Example VIII A relatively stiff non-woven sheet was prepared by assembly plies of the preformed film of polyvinyl chloride and nylon mat described in Example VII in the following order:
First ply Nylon mat. Second ply Polyvinyl chloride film. Third ply Nylon mat. Fourth ply Polyvinyl chloride film. Fifth ply Nylon mat.
The above assembly was pressed for about one minute at about 350 F. and 500 p.s.i. The separate plies of the binder were welded together to form a matrix for the nylon fibers. The non-woven sheet weighed about 25.0 oz. per sq. yd. and consisted of 40% binder and 60% fiber. It was stiffer than the product described in Example VII.
Example IX A needle punched nylon mat weighing 3.5 oz. per sq. yd. was impregnated with an organosol dispersion of the following composition:
Percent by wt.
Polyvinyl fluoride 42.6 Dimethyl formamide 57.4
The organosol was prepared by stirring the above composition for about 5 minutes on a high speed mixer. A smooth creamy milky white flowable organosol was obtained.
After the nylon mat was impregnated with the organosol it was heated for minutes at 260 F. to evaporate the dimethyl forrnamide. The impregnated mat was then subjected to 2500 lbs. per sq. inch pressure for 2 minutes at 365 F. The ratio of polyvinyl fluoride to nylon fiber in the final product was about 3 to l. The product was a fibrous parchment-like product of high tear strength. it was particularly useful in applications involving resistance to most common organic solvents, electrical insulation, anti-stick surfaces and applications requiring resistance to outdoor exposure.
Example X A mat of nylon fibers weighing about 3 oz. per sq. yd. was needle loomed to the extent of about 50 punches 6 per sq. inch. The needle punched mat was immersed in the following impregnating composition:
Percent by wt.
Vinylite VYHH (copolymer of parts vinyl chloride and 15 parts. of vinyl acetate) 10.5 Di (Z-ethyl hexyl) phthalate 4.5 Methyl ethyl ketone 85.0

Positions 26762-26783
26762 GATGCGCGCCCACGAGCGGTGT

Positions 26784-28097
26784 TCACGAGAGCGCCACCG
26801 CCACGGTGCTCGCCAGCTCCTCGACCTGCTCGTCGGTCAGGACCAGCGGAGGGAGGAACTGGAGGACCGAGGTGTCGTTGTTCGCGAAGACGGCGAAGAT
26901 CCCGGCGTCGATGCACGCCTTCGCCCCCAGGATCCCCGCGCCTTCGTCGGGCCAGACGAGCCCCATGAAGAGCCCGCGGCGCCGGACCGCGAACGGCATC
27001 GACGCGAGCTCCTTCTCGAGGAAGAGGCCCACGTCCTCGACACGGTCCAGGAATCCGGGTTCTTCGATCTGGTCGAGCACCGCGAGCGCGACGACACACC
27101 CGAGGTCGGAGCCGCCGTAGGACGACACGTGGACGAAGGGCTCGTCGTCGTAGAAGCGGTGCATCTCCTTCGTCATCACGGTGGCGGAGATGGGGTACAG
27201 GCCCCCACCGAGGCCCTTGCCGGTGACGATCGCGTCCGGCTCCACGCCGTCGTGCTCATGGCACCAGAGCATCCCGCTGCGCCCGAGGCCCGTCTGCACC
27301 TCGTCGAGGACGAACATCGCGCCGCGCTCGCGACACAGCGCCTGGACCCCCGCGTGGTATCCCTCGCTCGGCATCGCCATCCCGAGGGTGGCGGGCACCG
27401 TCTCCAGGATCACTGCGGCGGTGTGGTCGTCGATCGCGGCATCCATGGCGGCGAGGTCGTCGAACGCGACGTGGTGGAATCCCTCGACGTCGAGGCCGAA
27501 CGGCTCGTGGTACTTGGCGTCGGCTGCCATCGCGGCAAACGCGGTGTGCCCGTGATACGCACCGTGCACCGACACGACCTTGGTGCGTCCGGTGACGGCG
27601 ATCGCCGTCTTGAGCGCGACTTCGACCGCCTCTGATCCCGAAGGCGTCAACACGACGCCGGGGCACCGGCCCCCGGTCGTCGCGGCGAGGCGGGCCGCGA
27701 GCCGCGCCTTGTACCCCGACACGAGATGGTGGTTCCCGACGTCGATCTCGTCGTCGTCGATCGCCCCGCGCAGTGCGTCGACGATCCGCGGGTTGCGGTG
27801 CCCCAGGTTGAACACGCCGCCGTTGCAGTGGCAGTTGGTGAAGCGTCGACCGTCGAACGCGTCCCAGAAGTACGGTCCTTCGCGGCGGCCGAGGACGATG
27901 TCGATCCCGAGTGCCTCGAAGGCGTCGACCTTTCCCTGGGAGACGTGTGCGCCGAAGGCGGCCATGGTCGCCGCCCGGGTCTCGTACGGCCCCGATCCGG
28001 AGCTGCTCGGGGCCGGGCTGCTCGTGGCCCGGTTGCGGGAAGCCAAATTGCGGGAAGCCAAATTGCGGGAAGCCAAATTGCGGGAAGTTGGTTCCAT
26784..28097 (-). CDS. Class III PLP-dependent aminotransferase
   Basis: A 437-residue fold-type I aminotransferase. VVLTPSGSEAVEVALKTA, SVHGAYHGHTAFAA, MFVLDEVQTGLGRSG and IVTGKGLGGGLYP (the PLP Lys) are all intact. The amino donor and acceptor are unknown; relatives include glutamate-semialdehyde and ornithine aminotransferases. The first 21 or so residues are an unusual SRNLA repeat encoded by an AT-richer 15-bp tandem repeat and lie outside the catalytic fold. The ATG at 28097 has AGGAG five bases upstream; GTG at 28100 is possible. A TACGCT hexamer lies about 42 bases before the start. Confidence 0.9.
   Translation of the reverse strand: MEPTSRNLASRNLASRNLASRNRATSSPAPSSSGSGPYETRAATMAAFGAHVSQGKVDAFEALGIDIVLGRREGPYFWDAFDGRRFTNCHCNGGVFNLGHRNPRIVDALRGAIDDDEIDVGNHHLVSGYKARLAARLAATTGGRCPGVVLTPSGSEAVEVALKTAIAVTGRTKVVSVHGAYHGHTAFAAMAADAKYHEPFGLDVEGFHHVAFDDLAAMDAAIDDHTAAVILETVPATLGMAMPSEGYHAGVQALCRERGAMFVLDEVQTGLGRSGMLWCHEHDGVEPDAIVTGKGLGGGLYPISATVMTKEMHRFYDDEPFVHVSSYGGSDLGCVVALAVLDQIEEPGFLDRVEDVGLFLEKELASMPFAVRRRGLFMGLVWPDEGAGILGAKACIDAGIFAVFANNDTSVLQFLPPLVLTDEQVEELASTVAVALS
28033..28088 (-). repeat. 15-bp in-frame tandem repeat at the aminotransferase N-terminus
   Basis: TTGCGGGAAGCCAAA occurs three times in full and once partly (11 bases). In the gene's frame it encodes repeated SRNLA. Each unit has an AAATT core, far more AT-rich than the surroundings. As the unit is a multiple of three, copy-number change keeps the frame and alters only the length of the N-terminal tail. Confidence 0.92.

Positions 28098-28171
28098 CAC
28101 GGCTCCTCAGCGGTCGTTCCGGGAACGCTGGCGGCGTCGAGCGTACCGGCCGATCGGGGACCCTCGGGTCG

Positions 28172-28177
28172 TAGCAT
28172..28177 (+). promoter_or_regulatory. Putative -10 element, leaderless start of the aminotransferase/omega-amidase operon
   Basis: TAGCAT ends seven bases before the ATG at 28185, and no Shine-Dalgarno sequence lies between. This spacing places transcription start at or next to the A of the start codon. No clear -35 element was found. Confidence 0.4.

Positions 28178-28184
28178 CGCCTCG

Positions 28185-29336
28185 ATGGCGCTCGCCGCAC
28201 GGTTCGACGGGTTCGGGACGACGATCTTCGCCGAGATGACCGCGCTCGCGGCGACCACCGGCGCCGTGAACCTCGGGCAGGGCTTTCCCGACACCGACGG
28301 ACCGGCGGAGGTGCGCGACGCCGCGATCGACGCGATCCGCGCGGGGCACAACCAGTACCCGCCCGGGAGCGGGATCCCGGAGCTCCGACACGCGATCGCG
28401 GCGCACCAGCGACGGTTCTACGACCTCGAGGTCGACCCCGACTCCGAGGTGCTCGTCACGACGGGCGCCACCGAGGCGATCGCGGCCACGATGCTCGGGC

The impregnated mat was passed through aheat zone to expel the volatile solvent. The mat picked up suflicient impregnating composition to deposit about 2.5 dry oz. per sq. yd. of binder'for the nylon fibers.
A woven cotton sateen fabric running 1.12 yds. per lb. per 58" width was doctor knife coated with the fol lowing plastisol composition:
Percent by wt.
Polyvinyl chloride -Q 34.4 Di (2-ethyl hexyl) phthalate 21.5 Blown castor oil 1.5 Pigments 42.6
The technique of preparing the above plastisol con1- position and its application to the fabric are well known and need not be repeated here. After the plastisol composition was spread on the textile fabric it was passed through a heat zone (325-350? F.) to fuse or coalesce the plastisol coating. The coated fabric is preferably decorated at this stage by printing and embossing the coating.
The back (uncoated) side of the coated fabric was doctor knife coated with the following adhesive composition:
Percent by wt. Vinylite VYHH (copolymer of 85 parts vinyl chloride and 15 parts of vinyl acetate) 29.3 Di (Z-ethyl hexyl) phthalate 12.6 Methyl ethyl ketone 58.1
Before all the solvent was evaporated from the above adhesive composition it was brought in contact with the impregnated nylon web by passing the two materials The two materials in direct contact were passed through a heat zone to evaporate the solvent from the adhesive composition.
The impregnated mat laminated to the coated fabric had the following physical properties:
Total weight 22.7 oz./sq. yd. Weight of nylon fibers 3.0 'oz./sq. yd. Weight of binder for nylon fibers 2.5 oz./sq. yd. Weight of laminating cement 3.2 oz./sq. yd. Weight of woven fabric 7.1 oz./sq. yd. Weight of coating on woven fabric 6.9 oz./ sq. yd. Thickness 75 to mils. Tensile strength-1" strip-lbs. (W X F) 152 x 95. Tongue tear-lbs. (W X F) 9 x 9. Schiltknecht flex test-flexes 1,850,000.
The tongue tear test was carried out by Method 5134 as described in Federal Specification Textile Test Methods CCCT-191b,'dated May 5, 1951.
The letters (W X F) refer to the Warp and filler direction of woven fabric and in the case of non-woven fabric W refers to the machine direction and F refers to the cross-machine direction.
The Schiltknecht flex test was carried out on an apparatus described in Bulletin published by Alfred Suter, 200 Fifth Avenue, New York, N. Y.
The coated fabric with the bulky web adhered on the back was ideally suited for upholstery uses. This construction makes unnecessary the use of sponge rubber and other padding in certain upholstery applications.